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LOUISVILLE & NASHVILLE R. CO. V. UNITED STATES, 242 U. S. 60 (1916)
U.S. Supreme Court
Louisville & Nashville R. Co. v. United States, 242 U.S. 60 (1916)
Louisville & Nashville Railroad Company v. United States
Argued October 13, 16, 1916
Decided December 4, 1916
242 U.S. 60
Under circumstances which induce the court to say that there could have been no purpose to discriminate against the Tennessee Central, the two appellant railroad companies planned and matured an arrangement for the interchange of traffic at Nashville which, stated generally, took the following form, viz: the terminal, connecting their main lines and consisting of tracks, yards, depots, and other railroad property, owned in part by the appellant railroad companies in severalty, and in part held as to title by appellant Terminal Company, but leased by it to them in joint tenure, was placed under the management of an unincorporated organization called the "Nashville Terminals," along with additional connecting trackage contributed by the two railroads from their respective main and side tracks. The "Nashville Terminals," under control of the two appellant railroad companies, maintained and operated this collective property, and thus served, within the switching limits so constituted, to interchange the traffic of the two roads at Nashville. The total expense of maintenance and operation was apportioned between the two constituent railroad companies on the basis of the total number of cars and locomotives handled for each, and no switching charges were made against either. The appellant Terminal Company was, in origin, a creature of the other two appellants; the property which it held in and about the terminal was obtained directly or indirectly through their financial aid, and the Louisville & Nashville owned all its stock, as well as 71% of the stock of the Nashville & Chattanooga. The Interstate Commerce Commission directed appellants to abstain from refusing to switch interstate competitive traffic for the Tennessee Central on the same terms as noncompetitive, while exchanging both kinds on the same terms for each other, and ordered them to establish rates for the switching of all interstate traffic for the Tennessee Central the same as they contemporaneously maintained between themselves.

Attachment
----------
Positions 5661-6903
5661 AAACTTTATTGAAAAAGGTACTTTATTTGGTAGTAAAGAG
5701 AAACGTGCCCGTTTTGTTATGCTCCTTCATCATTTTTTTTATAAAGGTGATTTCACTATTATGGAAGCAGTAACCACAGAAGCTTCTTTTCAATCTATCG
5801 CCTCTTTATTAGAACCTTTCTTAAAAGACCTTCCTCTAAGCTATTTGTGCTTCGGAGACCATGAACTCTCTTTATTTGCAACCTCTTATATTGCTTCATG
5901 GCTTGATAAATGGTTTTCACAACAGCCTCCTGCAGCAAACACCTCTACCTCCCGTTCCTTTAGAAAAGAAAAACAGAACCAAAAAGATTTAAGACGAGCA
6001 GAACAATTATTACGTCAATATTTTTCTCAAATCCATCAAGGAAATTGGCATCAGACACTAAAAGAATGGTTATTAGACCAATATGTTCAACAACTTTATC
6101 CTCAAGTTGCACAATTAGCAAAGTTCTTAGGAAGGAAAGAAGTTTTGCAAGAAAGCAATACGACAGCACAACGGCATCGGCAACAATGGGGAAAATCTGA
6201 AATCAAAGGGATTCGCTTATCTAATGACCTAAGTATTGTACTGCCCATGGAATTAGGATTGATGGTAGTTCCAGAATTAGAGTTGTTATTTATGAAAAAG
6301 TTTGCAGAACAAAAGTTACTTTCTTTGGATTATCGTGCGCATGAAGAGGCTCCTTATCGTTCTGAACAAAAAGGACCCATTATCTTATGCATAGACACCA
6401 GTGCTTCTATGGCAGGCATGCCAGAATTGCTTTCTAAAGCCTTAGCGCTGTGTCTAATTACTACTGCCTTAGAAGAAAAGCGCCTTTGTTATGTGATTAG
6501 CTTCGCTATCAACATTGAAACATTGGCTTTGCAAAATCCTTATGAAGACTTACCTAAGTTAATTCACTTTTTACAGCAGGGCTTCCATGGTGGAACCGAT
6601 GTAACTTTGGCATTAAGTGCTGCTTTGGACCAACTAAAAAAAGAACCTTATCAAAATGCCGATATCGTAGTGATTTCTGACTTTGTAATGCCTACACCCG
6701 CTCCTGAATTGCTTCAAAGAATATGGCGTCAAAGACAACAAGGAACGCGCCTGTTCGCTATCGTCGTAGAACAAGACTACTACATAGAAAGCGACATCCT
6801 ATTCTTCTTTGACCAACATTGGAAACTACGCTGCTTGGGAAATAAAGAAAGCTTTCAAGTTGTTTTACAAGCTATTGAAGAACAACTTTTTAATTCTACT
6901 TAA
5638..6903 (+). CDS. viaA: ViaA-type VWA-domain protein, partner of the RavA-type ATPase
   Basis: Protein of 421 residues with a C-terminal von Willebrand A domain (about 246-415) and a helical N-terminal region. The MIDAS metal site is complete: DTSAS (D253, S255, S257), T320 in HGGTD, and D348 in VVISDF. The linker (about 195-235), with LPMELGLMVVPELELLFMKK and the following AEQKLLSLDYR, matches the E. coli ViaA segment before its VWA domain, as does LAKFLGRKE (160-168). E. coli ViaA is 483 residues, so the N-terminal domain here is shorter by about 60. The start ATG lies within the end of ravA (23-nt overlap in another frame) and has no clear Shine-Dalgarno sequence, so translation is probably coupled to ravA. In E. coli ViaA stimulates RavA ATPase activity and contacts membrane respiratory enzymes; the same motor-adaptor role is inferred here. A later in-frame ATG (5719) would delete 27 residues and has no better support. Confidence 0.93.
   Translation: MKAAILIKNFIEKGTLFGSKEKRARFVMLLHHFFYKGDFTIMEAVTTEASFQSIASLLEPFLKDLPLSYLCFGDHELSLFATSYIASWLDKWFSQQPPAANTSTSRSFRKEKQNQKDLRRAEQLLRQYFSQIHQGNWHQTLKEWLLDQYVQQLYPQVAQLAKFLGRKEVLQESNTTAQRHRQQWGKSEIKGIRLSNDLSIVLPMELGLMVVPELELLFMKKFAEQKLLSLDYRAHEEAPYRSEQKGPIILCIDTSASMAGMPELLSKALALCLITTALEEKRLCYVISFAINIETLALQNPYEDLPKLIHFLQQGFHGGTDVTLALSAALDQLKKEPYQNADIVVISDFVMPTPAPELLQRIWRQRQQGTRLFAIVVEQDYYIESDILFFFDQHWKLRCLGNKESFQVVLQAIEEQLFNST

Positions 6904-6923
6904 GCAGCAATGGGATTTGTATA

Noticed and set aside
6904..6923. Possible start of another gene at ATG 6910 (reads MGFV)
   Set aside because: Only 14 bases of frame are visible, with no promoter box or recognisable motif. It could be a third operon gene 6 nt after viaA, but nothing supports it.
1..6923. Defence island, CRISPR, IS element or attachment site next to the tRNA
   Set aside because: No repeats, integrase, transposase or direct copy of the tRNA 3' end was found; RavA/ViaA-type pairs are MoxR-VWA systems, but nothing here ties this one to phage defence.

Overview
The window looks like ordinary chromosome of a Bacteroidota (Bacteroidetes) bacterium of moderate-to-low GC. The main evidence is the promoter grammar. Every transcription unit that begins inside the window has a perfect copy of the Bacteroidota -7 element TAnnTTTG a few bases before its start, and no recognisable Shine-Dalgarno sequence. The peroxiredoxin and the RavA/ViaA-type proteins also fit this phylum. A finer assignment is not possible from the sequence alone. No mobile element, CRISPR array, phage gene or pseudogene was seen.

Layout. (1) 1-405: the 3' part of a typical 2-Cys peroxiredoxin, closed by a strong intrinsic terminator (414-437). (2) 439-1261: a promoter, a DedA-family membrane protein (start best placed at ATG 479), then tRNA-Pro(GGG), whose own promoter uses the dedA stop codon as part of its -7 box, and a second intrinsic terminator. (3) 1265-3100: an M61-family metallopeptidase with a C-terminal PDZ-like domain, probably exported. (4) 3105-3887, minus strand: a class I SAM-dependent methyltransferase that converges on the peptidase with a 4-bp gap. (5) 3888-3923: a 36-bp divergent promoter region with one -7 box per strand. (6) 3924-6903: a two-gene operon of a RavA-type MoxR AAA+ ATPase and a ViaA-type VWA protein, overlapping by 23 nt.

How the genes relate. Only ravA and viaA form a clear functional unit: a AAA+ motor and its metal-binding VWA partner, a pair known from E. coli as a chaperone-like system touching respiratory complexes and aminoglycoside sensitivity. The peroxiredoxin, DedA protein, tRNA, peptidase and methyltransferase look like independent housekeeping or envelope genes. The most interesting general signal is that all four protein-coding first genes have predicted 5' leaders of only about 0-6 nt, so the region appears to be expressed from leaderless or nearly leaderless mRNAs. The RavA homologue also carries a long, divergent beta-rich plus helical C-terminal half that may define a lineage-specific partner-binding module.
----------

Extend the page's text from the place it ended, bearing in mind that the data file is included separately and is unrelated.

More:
Held, under these circumstances, as more fully developed in the opinion:
(1) That, for all practical purposes, the effect of the arrangement was to make the two appellant railroad companies the joint owners of the terminal.
(2) That, by § 3 of the Interstate Commerce Act, they were as such joint owners protected in the same degree as would be an owner in severalty from being required to give the use of their terminal facilities to another carrier engaged in like business.
(3) That their mere refusal to switch for the Tennessee Central would not be an unlawful discrimination.
(4) That the method of switching through a single agency, as described, did not involve unlawful discrimination against that railroad.
(5) That, consequently, the order of the Commission was erroneous, and must be enjoined.
(6) But that appellants might not lawfully discriminate between competitive and noncompetitive goods, and, so long as they received the latter, the Commission could require them to receive the former upon being paid reasonable compensation, taking into account their pecuniary outlay on the terminal.
227 F. 25; id., 273, reversed.
The case is stated in the opinion.
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